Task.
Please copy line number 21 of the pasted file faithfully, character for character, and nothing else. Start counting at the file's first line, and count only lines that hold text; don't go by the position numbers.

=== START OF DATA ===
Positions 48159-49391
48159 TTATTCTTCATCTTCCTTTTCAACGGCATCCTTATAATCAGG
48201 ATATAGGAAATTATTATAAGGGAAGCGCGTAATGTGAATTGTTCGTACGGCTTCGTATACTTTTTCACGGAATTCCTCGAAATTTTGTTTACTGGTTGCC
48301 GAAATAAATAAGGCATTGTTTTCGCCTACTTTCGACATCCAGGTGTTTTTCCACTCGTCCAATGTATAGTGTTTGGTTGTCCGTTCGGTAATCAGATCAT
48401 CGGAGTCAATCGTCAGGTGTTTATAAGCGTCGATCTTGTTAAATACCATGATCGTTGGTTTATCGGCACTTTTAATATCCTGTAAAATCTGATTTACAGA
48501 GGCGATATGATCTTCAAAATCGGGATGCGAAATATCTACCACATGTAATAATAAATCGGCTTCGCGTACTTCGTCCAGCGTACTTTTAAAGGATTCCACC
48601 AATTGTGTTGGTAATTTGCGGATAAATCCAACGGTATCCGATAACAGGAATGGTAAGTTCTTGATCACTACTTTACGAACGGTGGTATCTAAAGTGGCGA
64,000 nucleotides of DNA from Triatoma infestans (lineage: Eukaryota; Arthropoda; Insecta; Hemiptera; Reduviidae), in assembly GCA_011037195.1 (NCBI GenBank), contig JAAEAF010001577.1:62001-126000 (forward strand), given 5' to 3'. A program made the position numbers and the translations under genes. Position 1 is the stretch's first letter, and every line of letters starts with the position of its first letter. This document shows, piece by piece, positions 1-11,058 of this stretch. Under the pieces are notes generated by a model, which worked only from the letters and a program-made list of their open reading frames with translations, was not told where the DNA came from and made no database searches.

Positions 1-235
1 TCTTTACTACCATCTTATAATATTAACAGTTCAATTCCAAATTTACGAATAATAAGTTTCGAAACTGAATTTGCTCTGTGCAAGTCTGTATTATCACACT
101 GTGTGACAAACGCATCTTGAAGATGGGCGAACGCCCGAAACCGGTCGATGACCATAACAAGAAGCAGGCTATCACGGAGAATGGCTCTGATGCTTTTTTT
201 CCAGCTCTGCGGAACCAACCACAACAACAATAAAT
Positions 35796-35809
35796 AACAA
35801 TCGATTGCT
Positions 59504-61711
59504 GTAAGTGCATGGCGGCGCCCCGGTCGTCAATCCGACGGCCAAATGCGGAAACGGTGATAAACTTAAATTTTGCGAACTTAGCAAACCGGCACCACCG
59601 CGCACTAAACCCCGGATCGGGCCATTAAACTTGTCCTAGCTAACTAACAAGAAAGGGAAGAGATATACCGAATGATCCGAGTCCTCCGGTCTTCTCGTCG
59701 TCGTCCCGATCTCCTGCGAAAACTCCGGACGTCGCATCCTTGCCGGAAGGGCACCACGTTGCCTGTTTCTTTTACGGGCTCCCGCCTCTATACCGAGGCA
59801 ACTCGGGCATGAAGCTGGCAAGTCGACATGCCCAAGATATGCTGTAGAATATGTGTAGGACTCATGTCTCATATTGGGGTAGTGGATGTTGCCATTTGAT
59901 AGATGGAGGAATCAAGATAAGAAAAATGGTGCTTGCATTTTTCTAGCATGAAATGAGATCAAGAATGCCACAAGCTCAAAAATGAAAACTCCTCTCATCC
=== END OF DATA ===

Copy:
59901 AGATGGAGGAATCAAGATAAGAAAAATGGTGCTTGCATTTTTCTAGCATGAAATGAGATCAAGAATGCCACAAGCTCAAAAATGAAAACTCCTCTCATCC